"My dream in this area is that, someday, when we put human boots on the surface of Mars, I want there to be millions of people in attendance for that event," Jeff Norris, Mission Operations Innovations lead at NASA's Jet Propulsion Laboratory told Ars in a recent interview. "I want them not just sitting in their living room watching a television screen; I want them standing on Mars in their own holodecks right there beside the astronauts." That might seem like a pretty ambitious goal, even given how much time we have until a manned mission to the red planet is likely to happen. Still, it seems much more realistic when you see the fully navigable, 3D virtual reality version of Mars that Norris and other JPL researchers have already created using funding from NASA's Game Changing Development program and some technology originally designed for more realistic gaming. While it's pretty awe-inspiring to be able to look at the surface of another world through panoramic photos or IMAX movies, a flat image is not exactly the best way to study the surface of another planet. "If you're looking at a panoramic image on a flat monitor... you might think that something's to your right that's actually behind you, because you're looking at a rolled out picture," Norris pointed out. "Or you might zoom in on something and think 'Oh, that's significantly to the right of me.' But because you're zoomed in so far, it might just be a couple of degrees to your right, because you don't have the reference points on Mars." That's part of why JPL has been looking into ways to let researchers and members of the public experience the data it's getting from Mars more naturally. In the past, the team has looked into room-sized "surround theaters" that project images from the Martian surface on the floors, walls, and ceilings, ensconcing users in a Martian environment. These installations are comfortable, but also quite expensive. They also require users to make a special trip to use them. For a more portable home or office-based simulation, the team turned to gaming technologies to make navigating more intuitive and effective. "We're always watching the market for new devices that are potentially useful for work," Norris said. "We like working with video game technologies because they're designed to be very accessible for people. They also tend to be very low cost." Norris seems particularly excited about the team's current research, which combines an HD prototype of the Oculus Rift head-mounted display with Vicon's Bonita position tracking system. Users can actually walk and look around a simulation of the Martian surface, as shown in a video the team released today. The people behind the Oculus are excited as well. “Virtual reality is immediately useful as a way to get people excited about space again, and as the hardware advances, it will become a powerful tool for real research and exploration," Oculus CEO Palmer Luckey told Ars. "In particular, virtual reality based telepresence could allow human operators to perform tasks in hostile environments without actually going there themselves. For many use scenarios, the dexterity and locomotion capabilities of a human piloted robot will surpass what a real person in a spacesuit can do. JPL has some amazing stuff in the pipeline that is going to have a big impact on mankind. It makes me very happy to see people using virtual reality and the Rift for the greater good." Virtual Mars JPL's simulation of the Martian surface is put together by taking a panoramic parallax image sent by a Martian rover and stitching it together onto the surface of a virtual cylinder about 50 square meters (164 square feet) in base area. Researchers then superimpose 3D point cloud data gathered by the rover on top of the scene, creating a series of meshes called "surflets" that give the impression of depth. The result, as you see in the video, is a fully explorable, accurate 3D slice of the Martian surface sent to Earth from hundreds of thousands of miles away. "When you consider all of the data that Curiosity has acquired, plus Opportunity and Spirit, we have hundreds of these sites," JPL Human Interfaces Software Engineer Victor Luo told Ars. Being inside a 3D virtual Mars is undoubtedly cool, but it also has important applications as a research tool, Norris said. Using the Oculus Rift, researchers can study the data sent by Curiosity just as they would view the world around them—by moving their heads and walking around. Norris said that using these natural human abilities to engage with different environments is key to making them more effective explorers in a strange world. "Think about how amazing of an ability every human has to extract vast amount of information from the environment just by being present in it," Norris said. "Then you consider that geologists and other scientists build on those abilities with specialized training and field work and things like that. But then we ask them to go and explore the planet by peering at flat images on ordinary computer monitors and so on. We have some evidence that this makes our natural abilities work against us rather than for us. This project is about correcting that." Adding the Vicon motion tracker to the setup gives researchers another ability they don't easily have with flat pictures of the Martian surface: the ability to walk around and examine bits that interest them up close. "If you're looking at pictures taken by the robot, you're kind of frozen where the robot is," Norris said. "We want people to be able to get up and move around in that space." More than just locomotion, though, Norris said the motion tracker adds verisimilitude via the "little motions" humans make when looking around, such as shifting a shoulder or leaning the neck to one side. This kind of parallax motion is a key way that humans and other animals assess depth and distance in their environment, and it allows for a much more accurate impression of the user's virtual Martian surroundings.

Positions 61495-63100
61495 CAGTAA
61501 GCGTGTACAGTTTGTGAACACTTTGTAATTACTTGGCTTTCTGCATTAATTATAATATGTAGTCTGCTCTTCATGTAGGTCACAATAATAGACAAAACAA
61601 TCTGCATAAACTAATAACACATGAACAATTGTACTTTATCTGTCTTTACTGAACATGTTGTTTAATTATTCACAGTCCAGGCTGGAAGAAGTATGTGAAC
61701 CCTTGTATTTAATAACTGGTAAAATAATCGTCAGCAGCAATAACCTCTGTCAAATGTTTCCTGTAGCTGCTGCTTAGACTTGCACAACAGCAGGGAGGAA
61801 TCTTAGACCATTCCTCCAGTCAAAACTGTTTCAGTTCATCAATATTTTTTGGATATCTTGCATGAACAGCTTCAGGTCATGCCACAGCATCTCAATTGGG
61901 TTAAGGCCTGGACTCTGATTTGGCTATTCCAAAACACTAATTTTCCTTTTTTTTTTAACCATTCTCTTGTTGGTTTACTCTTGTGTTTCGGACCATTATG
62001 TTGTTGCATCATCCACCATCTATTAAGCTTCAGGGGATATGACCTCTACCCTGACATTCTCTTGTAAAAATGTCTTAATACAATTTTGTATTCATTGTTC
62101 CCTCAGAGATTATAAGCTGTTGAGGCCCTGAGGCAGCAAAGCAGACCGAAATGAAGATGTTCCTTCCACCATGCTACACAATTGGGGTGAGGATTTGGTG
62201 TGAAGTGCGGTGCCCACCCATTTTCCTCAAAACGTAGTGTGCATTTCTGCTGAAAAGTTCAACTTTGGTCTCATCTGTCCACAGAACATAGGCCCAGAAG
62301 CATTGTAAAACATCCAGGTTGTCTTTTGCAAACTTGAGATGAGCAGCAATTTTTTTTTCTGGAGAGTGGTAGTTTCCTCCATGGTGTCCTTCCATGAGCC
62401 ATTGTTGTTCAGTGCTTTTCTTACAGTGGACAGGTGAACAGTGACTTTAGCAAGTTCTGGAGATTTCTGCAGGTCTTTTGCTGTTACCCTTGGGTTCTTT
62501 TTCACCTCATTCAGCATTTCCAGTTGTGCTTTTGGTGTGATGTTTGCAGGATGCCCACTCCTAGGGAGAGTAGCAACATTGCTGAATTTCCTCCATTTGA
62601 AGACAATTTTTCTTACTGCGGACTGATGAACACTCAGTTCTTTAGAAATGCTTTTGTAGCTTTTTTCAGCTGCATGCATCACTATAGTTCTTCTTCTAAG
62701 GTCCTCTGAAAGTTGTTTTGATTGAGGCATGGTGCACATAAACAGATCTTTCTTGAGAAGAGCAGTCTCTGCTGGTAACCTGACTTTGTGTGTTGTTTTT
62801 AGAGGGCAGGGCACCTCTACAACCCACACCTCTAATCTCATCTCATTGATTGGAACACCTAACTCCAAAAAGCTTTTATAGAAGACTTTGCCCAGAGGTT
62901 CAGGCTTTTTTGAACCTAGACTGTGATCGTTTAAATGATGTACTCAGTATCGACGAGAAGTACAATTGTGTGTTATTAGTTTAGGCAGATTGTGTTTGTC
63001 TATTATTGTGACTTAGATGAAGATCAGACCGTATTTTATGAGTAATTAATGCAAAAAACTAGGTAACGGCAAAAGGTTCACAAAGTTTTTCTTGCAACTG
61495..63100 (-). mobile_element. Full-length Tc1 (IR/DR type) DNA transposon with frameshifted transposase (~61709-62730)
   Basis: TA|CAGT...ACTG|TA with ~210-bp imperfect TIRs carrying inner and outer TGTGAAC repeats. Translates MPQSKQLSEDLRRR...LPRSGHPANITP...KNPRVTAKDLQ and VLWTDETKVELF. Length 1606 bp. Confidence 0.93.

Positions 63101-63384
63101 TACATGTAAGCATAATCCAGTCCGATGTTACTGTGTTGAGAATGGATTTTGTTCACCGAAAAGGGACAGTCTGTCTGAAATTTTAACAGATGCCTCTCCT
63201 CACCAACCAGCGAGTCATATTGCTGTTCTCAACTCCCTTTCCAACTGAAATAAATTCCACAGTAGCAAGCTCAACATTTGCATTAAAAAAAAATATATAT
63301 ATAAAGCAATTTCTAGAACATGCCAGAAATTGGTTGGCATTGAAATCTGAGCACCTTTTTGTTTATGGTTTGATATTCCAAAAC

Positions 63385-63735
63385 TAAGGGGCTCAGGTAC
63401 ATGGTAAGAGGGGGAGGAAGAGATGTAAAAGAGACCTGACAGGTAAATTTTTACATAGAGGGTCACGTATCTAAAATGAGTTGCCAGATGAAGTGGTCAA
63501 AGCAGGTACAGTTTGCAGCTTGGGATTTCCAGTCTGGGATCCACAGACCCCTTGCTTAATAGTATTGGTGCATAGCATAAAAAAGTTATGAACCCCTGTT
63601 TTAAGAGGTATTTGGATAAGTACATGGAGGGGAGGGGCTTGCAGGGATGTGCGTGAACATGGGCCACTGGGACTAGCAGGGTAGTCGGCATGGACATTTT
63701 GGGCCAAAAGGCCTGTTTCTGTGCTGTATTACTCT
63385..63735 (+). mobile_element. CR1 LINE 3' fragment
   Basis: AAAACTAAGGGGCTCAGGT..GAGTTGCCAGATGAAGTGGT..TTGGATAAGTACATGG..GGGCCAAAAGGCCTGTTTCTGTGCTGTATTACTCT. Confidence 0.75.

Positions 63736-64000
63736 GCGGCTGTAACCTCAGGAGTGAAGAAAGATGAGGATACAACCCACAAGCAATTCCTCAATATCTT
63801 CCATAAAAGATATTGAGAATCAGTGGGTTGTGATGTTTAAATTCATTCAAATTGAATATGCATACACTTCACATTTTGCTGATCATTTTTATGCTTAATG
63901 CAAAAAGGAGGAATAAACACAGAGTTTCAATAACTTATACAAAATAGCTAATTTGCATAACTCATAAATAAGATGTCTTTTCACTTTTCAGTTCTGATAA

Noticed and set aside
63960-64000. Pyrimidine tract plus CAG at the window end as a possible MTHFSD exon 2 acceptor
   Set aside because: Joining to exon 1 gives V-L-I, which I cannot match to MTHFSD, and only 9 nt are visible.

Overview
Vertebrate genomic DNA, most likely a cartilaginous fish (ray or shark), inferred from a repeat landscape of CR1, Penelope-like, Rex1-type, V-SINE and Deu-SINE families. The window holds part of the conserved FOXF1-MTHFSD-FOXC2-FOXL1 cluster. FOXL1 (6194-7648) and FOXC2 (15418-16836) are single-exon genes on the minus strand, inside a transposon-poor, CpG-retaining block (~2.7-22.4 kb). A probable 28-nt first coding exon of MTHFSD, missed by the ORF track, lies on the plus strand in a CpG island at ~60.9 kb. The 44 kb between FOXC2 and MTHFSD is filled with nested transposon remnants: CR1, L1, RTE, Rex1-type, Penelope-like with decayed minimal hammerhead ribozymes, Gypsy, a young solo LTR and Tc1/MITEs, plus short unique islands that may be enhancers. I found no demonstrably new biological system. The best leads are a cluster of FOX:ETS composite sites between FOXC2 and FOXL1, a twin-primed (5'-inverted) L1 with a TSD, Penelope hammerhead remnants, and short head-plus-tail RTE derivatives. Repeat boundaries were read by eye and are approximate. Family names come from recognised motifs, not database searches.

This is all useful for researchers on the ground trying to form scientific hypotheses about the Martian landscape, of course. But Norris sees this kind of technology being used by the operators navigating Martian rovers, letting them "be more informed and better aware of the environment of the robot, what we call the morphology of the environment—what's it shaped like, where are the rocks, what orientation are they, how are they arranged. When you're driving a robot around on another planet, it's important to know what the environment right around it is..." he said. The future As impressive as the working prototype JPL has up and running is, it's very much a first draft of the kind of virtual reality environments the lab hopes to create. In the future, JPL researchers are looking to integrate other data to make the virtual Martian environment more detailed, including data from lower-resolution orbital photos and true-color rover "Mastcams" that generate much higher spatial resolution when zoomed in. The model may even eventually integrate data from wide-field, close-mounted "hazard cameras" that were designed to monitor the area immediately surrounding the rovers' treads and robotic arm for safety. Researchers are also looking to increase immersion by adding Martian audio to the simulation, despite a lack of direct sound measurement on the planet itself. "We don't have a microphone on Mars, so we don't know exactly what it sounds like, but we can model it," Norris said. "Curiosity has a weather station. We know how hard the wind is blowing, we know the atmospheric pressure, we could render the audio in a very convincing way... It should sound like a high whistling." As for the user interface, the researchers are looking into adding some kind of accurate hand-tracking to let users reach out and interact with the virtual Martian soil. "The interaction language inside of a virtual reality environment is kind of non-defined," Luo said. "Using a joystick really doesn't make that much sense when you're on Mars. How would you navigate in that environment? ... Is there some other kind of hardware that could be attached or installed to help with that?" Norris said the JPL team has experimented with hand-tracking solutions ranging from the LeapMotion and Kinect to the Razer Hydra and accelerometer-based gloves, but no option has really provided the perfect combination of accurate tracking, mobility, and light encumbrance on the hands. Still, he's hopeful that the game industry might help him out on this score in the near future. "One of the things we love about working in this area is that there are a lot of companies that are attacking these problems for a lot of reasons—video games, entertainment—but we'll benefit as well," he said. While JPL is still long way off from releasing its virtual Mars in a way that the public can enjoy, Norris said that "making it possible for the public to join us on the surface of these distant worlds in a way that feels much more real than looking at a picture on a screen we think is of great importance and really exciting." And there's always that eventual goal of letting the world experience the first steps on Martian soil in a holodeck-like environment, of course. "I think those kinds of events, those kinds of explorations in the future, need to be experienced by our whole civilization, and these technologies are how we can make that happen," Norris said. "It's how we can be a part of that in a way that's so much more real than anything that's ever been available to us before."